Breaking or entering into any building without consent can be either a misdemeanor or a felony depending on the intent of the of defendant. Generally, if the person commits the breaking or entering with the intent to commit a felony or a larceny, the crime is felonious. Breaking and entering is governed by N.C.G.S. 14-54.
Like all our blogs, this blog is intended for general informational purposes only and is not intended as a substitute for the advice and counsel of a criminal defense attorney.
Breaking or Entering
It is not necessary that there be both a breaking and an entering – one or the other is sufficient. For example, a person who walks through an open door can be found guilty of a breaking or entering offense provided the other elements of the crime are met. Similarly, a person who breaks a building’s window but leaves before entering the building may be guilty of such an offense.
Misdemeanor Breaking or Entering
A person is guilty of misdemeanor breaking or entering if they break or enter any building without consent. This crime is punished as a Class 1 misdemeanor, which means that, if convicted, the defendant faces up to 120 days imprisonment. An example of this offense is when the defendant breaks or enters a building for the purpose of sleeping inside that building.
Felony Breaking or Entering
A person is guilty of felony breaking or entering if they break or enter into any building, without consent, and with the intent to commit a larceny or felony therein. The intent to commit a felony or a larceny is what distinguished this crime from the misdemeanor version. Felony breaking or entering is punished as a Class H felony, which means that a defendant could face up to 39 months imprisonment.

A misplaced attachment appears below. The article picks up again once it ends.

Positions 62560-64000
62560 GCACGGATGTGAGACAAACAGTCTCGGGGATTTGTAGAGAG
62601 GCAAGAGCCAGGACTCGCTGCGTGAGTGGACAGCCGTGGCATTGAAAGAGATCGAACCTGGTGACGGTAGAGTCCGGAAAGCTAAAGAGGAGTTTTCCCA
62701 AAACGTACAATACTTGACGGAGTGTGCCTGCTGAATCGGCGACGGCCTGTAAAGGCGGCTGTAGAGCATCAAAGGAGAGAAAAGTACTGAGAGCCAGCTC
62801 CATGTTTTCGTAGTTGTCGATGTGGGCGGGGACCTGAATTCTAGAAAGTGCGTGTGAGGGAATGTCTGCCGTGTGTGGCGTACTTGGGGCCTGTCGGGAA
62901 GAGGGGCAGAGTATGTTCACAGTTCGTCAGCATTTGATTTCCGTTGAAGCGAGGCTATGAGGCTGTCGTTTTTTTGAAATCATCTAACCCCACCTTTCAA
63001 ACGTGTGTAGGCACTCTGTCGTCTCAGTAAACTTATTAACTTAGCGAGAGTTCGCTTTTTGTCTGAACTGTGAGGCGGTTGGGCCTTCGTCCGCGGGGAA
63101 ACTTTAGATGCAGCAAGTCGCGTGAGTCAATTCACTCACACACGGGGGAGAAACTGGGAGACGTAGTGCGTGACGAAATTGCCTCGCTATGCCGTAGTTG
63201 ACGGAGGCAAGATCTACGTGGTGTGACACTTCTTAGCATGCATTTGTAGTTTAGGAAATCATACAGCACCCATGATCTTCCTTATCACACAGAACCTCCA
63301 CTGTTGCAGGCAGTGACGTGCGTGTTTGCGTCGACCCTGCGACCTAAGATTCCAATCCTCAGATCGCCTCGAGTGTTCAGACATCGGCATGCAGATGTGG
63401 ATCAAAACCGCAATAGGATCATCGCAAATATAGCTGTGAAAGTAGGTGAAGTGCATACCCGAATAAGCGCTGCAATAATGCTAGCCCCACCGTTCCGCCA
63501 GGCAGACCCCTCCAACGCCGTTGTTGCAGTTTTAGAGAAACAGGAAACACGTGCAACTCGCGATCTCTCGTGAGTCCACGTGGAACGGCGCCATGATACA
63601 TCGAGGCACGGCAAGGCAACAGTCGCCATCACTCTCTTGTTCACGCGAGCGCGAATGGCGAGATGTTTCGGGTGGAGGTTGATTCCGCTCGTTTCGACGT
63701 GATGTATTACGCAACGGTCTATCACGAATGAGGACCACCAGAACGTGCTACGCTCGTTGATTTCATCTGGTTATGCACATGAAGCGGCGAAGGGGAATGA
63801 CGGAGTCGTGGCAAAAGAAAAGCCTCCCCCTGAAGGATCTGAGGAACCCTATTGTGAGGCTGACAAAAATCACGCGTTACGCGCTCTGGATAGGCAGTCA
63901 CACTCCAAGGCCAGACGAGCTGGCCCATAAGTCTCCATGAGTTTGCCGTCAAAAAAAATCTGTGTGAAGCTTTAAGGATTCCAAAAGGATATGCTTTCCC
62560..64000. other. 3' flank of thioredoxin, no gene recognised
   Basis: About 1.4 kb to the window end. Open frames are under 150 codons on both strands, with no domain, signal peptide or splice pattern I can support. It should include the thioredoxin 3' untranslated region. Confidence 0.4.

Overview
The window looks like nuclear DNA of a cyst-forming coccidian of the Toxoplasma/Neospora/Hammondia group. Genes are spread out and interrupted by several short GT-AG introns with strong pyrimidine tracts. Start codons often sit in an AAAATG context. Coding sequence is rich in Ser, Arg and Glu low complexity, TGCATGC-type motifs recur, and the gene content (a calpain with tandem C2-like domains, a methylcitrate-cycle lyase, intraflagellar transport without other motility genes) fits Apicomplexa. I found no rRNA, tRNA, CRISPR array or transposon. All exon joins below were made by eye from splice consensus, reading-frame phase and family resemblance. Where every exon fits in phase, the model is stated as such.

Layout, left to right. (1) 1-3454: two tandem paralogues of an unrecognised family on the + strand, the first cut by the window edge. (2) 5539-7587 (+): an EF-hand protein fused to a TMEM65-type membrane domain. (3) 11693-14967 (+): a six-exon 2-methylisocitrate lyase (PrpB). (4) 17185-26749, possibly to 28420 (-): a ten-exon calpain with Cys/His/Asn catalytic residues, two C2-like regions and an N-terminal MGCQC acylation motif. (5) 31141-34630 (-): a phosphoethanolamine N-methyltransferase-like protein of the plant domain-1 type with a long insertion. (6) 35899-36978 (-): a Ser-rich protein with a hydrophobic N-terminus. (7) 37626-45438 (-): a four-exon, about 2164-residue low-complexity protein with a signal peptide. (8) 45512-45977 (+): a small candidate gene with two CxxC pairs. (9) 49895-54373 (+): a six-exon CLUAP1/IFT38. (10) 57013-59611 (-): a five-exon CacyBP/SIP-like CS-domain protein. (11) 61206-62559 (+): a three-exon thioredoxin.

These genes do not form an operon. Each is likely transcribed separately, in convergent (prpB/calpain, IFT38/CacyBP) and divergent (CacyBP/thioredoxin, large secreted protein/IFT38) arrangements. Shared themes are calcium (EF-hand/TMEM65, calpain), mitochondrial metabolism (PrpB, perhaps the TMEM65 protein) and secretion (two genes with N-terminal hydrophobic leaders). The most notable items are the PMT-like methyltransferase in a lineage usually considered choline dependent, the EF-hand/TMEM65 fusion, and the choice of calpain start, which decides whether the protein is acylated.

What is a building?
This includes any dwelling, uninhabited house, building under construction, store, shop, warehouse, bank, garage, boiler room, mobile home
Breaking or Entering a Place of Worship
If a person wrongfully breaks or enters any building that is a place of religious worship with intent to commit a felony or larceny therein, that person is guilty of a Class G felony. Said person faces a maximum penalty of up to 47 months imprisonment.
Applicable buildings include any church, chapel, meetinghouse, synagogue, temple, longhouse, or mosque, or other building that is regularly used, and clearly identifiable, as a place of religious worship.
Breaking or Entering a Vehicle
A person is guilty of this offense if they break or enter a vehicle with the intent to commit a larceny or felony therein. This crime is punished as a Class I felony, which means that a defendant faces up to 24 months imprisonment if convicted.
For purposes of this crime, a vehicle is defined as any railroad car, motor vehicle, trailer, aircraft, boat, or other watercraft of any kind, containing any goods, wares, freight, or other thing of value.
Habitual Breaking or Entering
Habitual breaking or entering is punished as a Class E felony, which means that the defendant faces up to 88 months imprisonment. A person can be found guilty of this offense if, at the time of the instant offense, they have at least one prior conviction of a qualifying offense, such as breaking or entering or burglary.
Breaking and entering crimes are to be distinguished from burglary, which must occur at night, must occur in a dwelling or sleeping place, and must involve a both breaking and entering.